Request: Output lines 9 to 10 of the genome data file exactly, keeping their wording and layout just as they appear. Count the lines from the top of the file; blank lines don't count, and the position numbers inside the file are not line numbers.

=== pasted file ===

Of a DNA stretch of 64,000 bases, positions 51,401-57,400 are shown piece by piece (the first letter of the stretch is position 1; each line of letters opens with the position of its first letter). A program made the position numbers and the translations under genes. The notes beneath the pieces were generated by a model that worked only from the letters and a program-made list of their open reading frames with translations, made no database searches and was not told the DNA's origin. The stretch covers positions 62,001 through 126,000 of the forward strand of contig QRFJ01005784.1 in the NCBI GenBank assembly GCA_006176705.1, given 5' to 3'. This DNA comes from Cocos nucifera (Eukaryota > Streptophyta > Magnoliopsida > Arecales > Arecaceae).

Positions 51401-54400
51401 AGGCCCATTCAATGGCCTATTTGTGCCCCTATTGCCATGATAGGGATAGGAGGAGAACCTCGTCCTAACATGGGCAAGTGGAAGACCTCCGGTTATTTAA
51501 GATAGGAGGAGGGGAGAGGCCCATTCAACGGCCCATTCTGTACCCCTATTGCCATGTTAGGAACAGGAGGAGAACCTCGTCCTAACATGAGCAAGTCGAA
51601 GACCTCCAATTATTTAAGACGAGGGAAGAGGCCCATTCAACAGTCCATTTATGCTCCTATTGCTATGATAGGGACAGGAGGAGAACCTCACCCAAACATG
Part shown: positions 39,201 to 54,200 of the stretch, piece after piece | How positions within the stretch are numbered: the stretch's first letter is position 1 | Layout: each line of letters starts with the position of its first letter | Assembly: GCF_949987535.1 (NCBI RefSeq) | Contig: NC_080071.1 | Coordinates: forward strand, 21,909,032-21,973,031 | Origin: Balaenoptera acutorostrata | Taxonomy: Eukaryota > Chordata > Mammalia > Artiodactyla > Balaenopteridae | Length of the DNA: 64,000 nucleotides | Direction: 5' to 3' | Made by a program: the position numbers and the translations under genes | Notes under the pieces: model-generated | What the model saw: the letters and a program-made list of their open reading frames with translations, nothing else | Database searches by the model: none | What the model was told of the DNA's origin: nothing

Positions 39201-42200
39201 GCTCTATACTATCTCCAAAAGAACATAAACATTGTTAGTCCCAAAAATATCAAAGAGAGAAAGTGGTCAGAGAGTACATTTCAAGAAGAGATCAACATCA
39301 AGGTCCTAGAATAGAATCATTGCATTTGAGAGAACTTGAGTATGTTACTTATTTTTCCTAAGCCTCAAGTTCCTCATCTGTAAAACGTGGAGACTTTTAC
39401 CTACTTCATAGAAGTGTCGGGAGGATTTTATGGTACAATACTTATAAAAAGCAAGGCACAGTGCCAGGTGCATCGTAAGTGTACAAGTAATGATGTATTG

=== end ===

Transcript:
39301 AGGTCCTAGAATAGAATCATTGCATTTGAGAGAACTTGAGTATGTTACTTATTTTTCCTAAGCCTCAAGTTCCTCATCTGTAAAACGTGGAGACTTTTAC
39401 CTACTTCATAGAAGTGTCGGGAGGATTTTATGGTACAATACTTATAAAAAGCAAGGCACAGTGCCAGGTGCATCGTAAGTGTACAAGTAATGATGTATTG